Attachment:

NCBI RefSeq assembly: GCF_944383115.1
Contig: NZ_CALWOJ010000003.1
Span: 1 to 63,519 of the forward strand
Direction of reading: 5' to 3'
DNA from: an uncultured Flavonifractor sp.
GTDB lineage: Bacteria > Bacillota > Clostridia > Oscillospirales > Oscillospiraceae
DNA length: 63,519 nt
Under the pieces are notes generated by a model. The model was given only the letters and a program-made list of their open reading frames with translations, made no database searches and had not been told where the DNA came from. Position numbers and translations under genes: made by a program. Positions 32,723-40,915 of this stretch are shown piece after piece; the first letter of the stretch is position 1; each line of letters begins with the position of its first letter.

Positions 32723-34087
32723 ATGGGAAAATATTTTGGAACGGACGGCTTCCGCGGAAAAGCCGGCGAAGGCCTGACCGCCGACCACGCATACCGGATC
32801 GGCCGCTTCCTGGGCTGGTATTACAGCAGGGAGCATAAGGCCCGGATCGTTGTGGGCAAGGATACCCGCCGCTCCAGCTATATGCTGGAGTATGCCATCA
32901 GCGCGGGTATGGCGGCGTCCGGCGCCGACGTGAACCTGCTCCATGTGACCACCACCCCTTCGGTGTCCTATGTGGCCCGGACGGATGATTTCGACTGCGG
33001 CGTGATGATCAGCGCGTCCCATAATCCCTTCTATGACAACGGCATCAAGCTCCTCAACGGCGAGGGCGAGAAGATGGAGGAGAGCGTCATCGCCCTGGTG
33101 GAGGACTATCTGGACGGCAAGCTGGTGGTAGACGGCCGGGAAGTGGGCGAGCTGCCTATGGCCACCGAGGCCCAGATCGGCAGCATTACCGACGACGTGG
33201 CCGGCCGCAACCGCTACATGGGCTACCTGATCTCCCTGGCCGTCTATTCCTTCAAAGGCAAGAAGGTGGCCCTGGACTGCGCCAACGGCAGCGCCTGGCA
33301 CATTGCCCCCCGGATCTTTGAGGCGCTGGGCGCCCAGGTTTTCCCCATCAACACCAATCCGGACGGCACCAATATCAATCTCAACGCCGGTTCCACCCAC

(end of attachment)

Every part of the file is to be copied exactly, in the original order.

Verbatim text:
NCBI RefSeq assembly: GCF_944383115.1
Contig: NZ_CALWOJ010000003.1
Span: 1 to 63,519 of the forward strand
Direction of reading: 5' to 3'
DNA from: an uncultured Flavonifractor sp.
GTDB lineage: Bacteria > Bacillota > Clostridia > Oscillospirales > Oscillospiraceae
DNA length: 63,519 nt
Under the pieces are notes generated by a model. The model was given only the letters and a program-made list of their open reading frames with translations, made no database searches and had not been told where the DNA came from. Position numbers and translations under genes: made by a program. Positions 32,723-40,915 of this stretch are shown piece after piece; the first letter of the stretch is position 1; each line of letters begins with the position of its first letter.

Positions 32723-34087
32723 ATGGGAAAATATTTTGGAACGGACGGCTTCCGCGGAAAAGCCGGCGAAGGCCTGACCGCCGACCACGCATACCGGATC
32801 GGCCGCTTCCTGGGCTGGTATTACAGCAGGGAGCATAAGGCCCGGATCGTTGTGGGCAAGGATACCCGCCGCTCCAGCTATATGCTGGAGTATGCCATCA
32901 GCGCGGGTATGGCGGCGTCCGGCGCCGACGTGAACCTGCTCCATGTGACCACCACCCCTTCGGTGTCCTATGTGGCCCGGACGGATGATTTCGACTGCGG
33001 CGTGATGATCAGCGCGTCCCATAATCCCTTCTATGACAACGGCATCAAGCTCCTCAACGGCGAGGGCGAGAAGATGGAGGAGAGCGTCATCGCCCTGGTG
33101 GAGGACTATCTGGACGGCAAGCTGGTGGTAGACGGCCGGGAAGTGGGCGAGCTGCCTATGGCCACCGAGGCCCAGATCGGCAGCATTACCGACGACGTGG
33201 CCGGCCGCAACCGCTACATGGGCTACCTGATCTCCCTGGCCGTCTATTCCTTCAAAGGCAAGAAGGTGGCCCTGGACTGCGCCAACGGCAGCGCCTGGCA
33301 CATTGCCCCCCGGATCTTTGAGGCGCTGGGCGCCCAGGTTTTCCCCATCAACACCAATCCGGACGGCACCAATATCAATCTCAACGCCGGTTCCACCCAC